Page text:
Gas Prices Begin a Rebound: 5 Things to Know Now Before You Buy Your Next Car

By Hal M. Bundrick CFP on 24 February 2015 0 comments

Five years ago, I traded in a nimble 500 horsepower sports car for a hulking half-ton pickup truck. That's quite a change in daily driving habits, no doubt. But I remember my biggest shock: that first visit to the gas station. It cost over $100 to fill up the truck, twice what I was used to. I felt a little twinge of dread in the gut.

It was really just psychological; the truck's gas tank was twice as big as the sports car's — they both got about the same gas mileage. But that pain in the pump stuck with me as gas prices rose for the next couple of years to about $4 a gallon.

We've all enjoyed the break in the cost of a gallon of gas over the last half year. But lately, those pump prices have begun to rebound a bit. The AAA reports the national average for a gallon of regular gas is up nearly 30 cents from a month ago, to $2.29. Though that's still more than $1 cheaper than the average of a year ago.

A lot of folks believe the pump price jump is just beginning. A national survey by the Consumer Federation of America (CFA) says most Americans believe we're going to see at least a 50% price increase in the next two years — to well over $3 per gallon — and an 80% hike in the next five years — back to near $4. Some experts are saying we're heading to $5 per gallon before too long. (See also: Best Credit Cards for Gas Rewards)

If we really think the good times of gas prices are numbered, how does that impact our next vehicle purchase? Here are five takeaways.

1. 28 MPG or Better

On average, the consumers surveyed said they would be looking for the gas mileage of their next vehicle to around 30 MPG, compared to the 25 MPG rating of what they're driving now. That's a solid step to savings. Based on the poll's price expectations, driving an 18 MPG gas guzzler would cost you nearly $5,000 more on gas over the next five years than driving a 28 MPG vehicle. Most of us keep a vehicle for an average of at least five years, and with where we think prices are headed, driving an 18 MPG vehicle would see your current $178 average monthly gas costs nearly double in five years to $325 per month. Maybe our motto should be "28 MPG or better."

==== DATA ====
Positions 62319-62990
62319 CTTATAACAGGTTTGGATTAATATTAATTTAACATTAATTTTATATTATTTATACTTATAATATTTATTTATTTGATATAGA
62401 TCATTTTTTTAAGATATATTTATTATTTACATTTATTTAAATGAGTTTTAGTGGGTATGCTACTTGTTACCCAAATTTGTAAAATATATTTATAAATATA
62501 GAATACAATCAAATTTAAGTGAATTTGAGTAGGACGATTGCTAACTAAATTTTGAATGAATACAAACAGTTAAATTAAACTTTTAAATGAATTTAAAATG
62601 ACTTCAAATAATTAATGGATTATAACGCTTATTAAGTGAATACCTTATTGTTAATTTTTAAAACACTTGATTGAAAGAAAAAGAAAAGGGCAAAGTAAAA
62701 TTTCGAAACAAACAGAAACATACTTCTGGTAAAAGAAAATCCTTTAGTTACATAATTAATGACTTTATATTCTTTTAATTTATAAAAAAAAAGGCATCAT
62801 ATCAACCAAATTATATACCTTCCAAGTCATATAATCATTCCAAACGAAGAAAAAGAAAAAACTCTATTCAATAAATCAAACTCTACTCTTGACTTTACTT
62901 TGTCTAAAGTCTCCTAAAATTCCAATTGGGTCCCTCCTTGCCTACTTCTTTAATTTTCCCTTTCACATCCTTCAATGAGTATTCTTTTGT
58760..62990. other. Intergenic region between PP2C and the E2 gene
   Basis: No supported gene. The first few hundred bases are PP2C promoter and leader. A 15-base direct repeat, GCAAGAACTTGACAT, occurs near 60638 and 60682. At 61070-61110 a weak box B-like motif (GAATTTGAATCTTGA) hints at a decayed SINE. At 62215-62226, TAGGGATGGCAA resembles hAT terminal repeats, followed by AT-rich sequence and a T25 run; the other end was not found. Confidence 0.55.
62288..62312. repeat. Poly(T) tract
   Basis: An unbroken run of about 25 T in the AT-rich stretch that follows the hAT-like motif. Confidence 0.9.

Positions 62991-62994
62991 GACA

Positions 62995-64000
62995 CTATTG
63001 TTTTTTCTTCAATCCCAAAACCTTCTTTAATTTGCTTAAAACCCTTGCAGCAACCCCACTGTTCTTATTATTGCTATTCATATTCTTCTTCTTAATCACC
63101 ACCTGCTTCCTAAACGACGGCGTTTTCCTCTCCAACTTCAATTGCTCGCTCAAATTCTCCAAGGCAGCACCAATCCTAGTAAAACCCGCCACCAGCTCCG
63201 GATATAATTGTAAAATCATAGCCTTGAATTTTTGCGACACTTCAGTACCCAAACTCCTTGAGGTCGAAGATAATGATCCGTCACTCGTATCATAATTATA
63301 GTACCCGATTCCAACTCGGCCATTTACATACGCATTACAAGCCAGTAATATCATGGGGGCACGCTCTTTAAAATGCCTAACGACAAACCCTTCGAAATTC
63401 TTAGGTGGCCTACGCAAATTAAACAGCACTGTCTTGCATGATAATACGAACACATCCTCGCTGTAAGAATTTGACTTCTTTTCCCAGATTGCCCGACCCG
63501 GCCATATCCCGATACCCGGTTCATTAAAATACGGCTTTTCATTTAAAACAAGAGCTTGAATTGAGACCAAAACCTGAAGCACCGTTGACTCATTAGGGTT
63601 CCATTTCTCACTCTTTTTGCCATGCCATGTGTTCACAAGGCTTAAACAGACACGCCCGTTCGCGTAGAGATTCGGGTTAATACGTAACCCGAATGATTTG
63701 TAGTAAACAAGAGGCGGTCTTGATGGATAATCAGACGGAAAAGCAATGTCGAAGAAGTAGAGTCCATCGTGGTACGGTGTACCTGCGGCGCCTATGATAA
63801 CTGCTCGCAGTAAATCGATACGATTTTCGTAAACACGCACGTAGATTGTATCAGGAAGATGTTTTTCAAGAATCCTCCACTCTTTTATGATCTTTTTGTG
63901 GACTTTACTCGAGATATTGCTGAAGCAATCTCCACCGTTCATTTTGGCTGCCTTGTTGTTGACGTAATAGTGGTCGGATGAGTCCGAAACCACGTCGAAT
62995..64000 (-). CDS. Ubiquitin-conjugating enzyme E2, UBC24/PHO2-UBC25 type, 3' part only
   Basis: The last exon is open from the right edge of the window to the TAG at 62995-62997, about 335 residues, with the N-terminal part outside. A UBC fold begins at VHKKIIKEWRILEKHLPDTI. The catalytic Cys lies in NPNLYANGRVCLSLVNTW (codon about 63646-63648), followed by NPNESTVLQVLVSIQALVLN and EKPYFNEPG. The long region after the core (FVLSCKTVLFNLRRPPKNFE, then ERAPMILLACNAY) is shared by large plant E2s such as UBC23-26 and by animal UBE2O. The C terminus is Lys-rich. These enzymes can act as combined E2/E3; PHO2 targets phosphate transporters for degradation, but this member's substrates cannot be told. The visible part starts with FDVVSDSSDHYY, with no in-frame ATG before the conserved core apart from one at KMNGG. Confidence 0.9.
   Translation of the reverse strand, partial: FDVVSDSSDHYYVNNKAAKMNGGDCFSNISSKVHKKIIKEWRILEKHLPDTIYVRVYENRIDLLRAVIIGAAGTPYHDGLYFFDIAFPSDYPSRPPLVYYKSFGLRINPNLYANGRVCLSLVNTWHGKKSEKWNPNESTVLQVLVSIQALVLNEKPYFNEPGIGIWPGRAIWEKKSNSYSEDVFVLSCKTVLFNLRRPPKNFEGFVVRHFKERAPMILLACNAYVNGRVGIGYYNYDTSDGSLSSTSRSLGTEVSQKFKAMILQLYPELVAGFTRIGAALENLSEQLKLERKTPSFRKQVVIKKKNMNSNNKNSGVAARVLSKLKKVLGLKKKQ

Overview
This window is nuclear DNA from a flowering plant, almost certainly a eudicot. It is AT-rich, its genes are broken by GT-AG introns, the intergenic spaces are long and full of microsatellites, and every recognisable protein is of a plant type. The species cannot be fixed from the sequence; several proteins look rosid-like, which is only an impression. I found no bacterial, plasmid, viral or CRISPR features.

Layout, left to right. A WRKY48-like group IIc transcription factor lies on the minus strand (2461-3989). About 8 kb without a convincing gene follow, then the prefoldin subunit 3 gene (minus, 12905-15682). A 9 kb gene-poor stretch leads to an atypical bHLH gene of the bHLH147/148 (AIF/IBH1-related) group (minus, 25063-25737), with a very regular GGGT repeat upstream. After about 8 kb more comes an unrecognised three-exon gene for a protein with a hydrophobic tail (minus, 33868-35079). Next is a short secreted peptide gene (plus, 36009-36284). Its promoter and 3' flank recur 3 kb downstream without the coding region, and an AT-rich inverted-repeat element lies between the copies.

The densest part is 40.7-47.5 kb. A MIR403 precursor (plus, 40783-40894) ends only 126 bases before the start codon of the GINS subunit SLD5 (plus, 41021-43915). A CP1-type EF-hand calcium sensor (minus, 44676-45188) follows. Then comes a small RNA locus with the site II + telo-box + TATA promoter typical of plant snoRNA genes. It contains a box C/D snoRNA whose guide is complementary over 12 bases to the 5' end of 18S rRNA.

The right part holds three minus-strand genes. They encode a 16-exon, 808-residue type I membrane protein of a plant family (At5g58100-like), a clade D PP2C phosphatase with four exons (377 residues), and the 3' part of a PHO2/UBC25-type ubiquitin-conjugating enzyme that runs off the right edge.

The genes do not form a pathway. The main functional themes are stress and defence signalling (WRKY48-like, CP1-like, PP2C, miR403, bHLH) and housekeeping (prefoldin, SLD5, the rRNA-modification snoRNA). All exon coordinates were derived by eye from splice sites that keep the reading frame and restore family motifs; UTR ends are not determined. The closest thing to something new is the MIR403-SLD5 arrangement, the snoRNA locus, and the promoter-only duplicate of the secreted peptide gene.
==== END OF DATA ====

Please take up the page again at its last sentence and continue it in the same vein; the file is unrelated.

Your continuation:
2. Shop Smart — It's Not All Gravy

A hybrid vehicle can generally cost you a 20% premium over an identical conventional gasoline engine model. Electric or part-time electric models are usually even more expensive. The break-even point a couple of years ago was about four years, however these days it can take closer to eight years to recoup your investment. But as gas prices go higher, that investment break-even point will shrink once again. 

3. Green Cars Are Going for Less Green

While some consumers with short memories and unbridled optimism are buying trucks, SUVs, and other gas guzzlers while fuel prices are low, dealers are discounting the currently out-of-favor fuel-efficient vehicles, plug-ins, and hybrids. Discounts on green cars are running 15% or better, and you're banking as much as 40-50 MPG.

4. Get the Credit You Deserve

Some advanced hybrid and electric vehicles like the Chevrolet Volt and Nissan Leaf are eligible for a $7,500 federal tax credit, with additional credits available in some states.

5. Savings Are Not Just on New Cars

Cheap gas is also impacting the used vehicle market. The National Auto Dealer Association says used mid-sized and full-sized pickups and SUV prices are up as much as 5%, while midsize and compact cars are discounted that much, or more.

There's not a straight-up "final answer" on whether to go green on your next vehicle purchase. But fuel-efficient and fuel-alternative cars are getting cooler. With the introduction of the BMW i3 and the continued brisk sales of the upscale Tesla, going green has never been more popular. And keeping an eye on the MSRP and the MPG is a good way to boost your ROI.

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